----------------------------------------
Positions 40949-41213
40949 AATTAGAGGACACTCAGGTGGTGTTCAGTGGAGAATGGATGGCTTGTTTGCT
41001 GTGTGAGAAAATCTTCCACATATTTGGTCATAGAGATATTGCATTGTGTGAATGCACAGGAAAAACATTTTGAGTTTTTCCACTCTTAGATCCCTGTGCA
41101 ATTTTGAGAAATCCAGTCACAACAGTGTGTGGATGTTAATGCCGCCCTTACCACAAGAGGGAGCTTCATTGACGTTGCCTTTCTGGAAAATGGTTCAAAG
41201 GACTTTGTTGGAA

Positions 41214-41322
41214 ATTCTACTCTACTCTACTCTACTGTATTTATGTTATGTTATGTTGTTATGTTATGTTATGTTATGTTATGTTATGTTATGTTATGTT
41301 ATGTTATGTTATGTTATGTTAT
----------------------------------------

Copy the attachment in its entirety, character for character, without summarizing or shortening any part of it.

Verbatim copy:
Positions 40949-41213
40949 AATTAGAGGACACTCAGGTGGTGTTCAGTGGAGAATGGATGGCTTGTTTGCT
41001 GTGTGAGAAAATCTTCCACATATTTGGTCATAGAGATATTGCATTGTGTGAATGCACAGGAAAAACATTTTGAGTTTTTCCACTCTTAGATCCCTGTGCA
41101 ATTTTGAGAAATCCAGTCACAACAGTGTGTGGATGTTAATGCCGCCCTTACCACAAGAGGGAGCTTCATTGACGTTGCCTTTCTGGAAAATGGTTCAAAG
41201 GACTTTGTTGGAA

Positions 41214-41322
41214 ATTCTACTCTACTCTACTCTACTGTATTTATGTTATGTTATGTTGTTATGTTATGTTATGTTATGTTATGTTATGTTATGTTATGTT
41301 ATGTTATGTTATGTTATGTTAT